A new British study has shown that only about half of people—53 per cent—would be comfortable if a friend came out to them as trans.
The research, commissioned by LGBTI charity Stonewall, surveyed 1,000 adults about their attitudes towards trans people, Gay Star News has reported.
Most of the respondents—65 per cent—said they were concerned about the abuse trans people receive.
The study was launched to coincide with the release of Stonewall’s new Trans Allies Program, which aims to teach cis people skills to support and champion their trans friends and colleagues.
Head of Trans Inclusion Bex Stinson said that trans people can face particular challenges in the workplace compared with other LGBTI people.
“Many trans people still find it difficult to be their full selves at work,’”she said.
“[They] often facing bullying and discrimination.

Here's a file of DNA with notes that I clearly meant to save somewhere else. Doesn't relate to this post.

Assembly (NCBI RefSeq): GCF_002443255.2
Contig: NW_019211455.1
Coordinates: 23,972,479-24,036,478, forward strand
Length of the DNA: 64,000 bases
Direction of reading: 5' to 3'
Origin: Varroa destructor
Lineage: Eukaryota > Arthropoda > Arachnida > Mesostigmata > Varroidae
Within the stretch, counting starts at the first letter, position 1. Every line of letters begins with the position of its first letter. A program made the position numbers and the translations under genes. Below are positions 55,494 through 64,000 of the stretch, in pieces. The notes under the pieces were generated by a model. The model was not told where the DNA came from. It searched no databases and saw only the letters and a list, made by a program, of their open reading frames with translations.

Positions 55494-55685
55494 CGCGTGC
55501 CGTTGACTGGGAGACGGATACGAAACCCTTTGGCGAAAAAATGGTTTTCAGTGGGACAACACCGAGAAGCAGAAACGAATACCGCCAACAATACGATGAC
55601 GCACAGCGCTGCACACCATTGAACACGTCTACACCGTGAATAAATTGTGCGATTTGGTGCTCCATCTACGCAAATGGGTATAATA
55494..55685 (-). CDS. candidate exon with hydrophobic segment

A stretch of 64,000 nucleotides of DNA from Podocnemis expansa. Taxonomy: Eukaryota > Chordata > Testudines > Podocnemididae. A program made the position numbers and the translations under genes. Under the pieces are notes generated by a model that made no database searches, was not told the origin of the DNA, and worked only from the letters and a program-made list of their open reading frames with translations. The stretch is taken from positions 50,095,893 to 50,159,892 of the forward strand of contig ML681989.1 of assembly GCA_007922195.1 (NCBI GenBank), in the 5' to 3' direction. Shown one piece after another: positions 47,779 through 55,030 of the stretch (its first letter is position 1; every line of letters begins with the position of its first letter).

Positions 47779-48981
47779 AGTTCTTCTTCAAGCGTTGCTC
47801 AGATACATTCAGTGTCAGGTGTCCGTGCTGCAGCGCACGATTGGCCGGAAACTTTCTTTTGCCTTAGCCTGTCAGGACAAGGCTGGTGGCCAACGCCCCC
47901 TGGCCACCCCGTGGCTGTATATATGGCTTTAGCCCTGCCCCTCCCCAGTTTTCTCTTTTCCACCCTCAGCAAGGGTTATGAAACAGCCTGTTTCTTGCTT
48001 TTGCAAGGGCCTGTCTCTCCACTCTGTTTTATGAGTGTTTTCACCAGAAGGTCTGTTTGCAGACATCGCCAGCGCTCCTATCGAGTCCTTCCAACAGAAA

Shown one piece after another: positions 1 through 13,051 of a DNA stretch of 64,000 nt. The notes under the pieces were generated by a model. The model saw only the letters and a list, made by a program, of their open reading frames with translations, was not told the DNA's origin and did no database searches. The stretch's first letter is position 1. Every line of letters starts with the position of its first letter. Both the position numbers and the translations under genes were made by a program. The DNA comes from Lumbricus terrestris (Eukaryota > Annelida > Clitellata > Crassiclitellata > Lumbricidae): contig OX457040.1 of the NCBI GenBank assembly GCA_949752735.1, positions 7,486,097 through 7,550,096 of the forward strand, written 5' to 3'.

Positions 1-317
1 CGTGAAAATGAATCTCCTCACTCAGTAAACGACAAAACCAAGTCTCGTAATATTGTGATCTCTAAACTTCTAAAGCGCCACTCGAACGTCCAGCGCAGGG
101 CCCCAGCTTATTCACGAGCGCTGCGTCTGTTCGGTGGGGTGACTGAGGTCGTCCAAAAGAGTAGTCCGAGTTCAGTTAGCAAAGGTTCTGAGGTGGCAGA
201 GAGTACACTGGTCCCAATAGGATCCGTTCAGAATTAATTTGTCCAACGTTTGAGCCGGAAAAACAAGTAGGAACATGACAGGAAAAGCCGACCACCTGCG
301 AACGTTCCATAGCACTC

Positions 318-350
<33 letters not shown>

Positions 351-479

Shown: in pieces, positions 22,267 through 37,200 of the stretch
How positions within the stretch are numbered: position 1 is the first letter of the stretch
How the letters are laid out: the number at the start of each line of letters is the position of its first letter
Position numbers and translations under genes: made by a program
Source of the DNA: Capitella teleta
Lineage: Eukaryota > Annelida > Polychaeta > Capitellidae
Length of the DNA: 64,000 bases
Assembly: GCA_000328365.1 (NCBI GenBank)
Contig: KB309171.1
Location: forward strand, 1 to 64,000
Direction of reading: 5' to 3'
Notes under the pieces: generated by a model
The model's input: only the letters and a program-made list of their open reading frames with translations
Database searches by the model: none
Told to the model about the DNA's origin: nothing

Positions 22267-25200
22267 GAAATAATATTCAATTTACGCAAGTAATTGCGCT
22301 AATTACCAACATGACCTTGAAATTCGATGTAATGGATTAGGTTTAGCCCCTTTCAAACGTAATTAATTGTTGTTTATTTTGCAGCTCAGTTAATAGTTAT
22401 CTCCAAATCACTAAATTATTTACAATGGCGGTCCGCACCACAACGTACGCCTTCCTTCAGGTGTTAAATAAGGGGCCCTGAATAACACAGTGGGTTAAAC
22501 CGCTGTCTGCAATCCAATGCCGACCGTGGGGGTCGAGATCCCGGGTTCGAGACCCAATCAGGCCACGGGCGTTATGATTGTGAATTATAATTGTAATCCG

“Whether it’s a lack of gender-neutral facilities, restrictive dress codes or a harassment policy that isn’t trans inclusive, trans people face very different challenges from their [cis] lesbian, gay and bi colleagues.”
Director of Empowerment Programs Sanjay Sood-Smith said that trans people can suffer from extreme abuse at work.
“We know trans and non-binary people face high levels of abuse and discrimination in their day-to-day lives,” he said.
“Half of trans and non-binary people have hidden their identity at work for fear of discrimination.
“One in eight trans employees have been physically attacked by a colleague or customer in the last year.”
Stinson said that the workplace is where allies can be the most needed.
“Advancing trans equality in the workplace should not just fall on the shoulders of trans staff—people who already battling discrimination and abuse in their day-to-day lives,” she said.
“Allies are most needed where trans people are most vulnerable, like when they are at work.”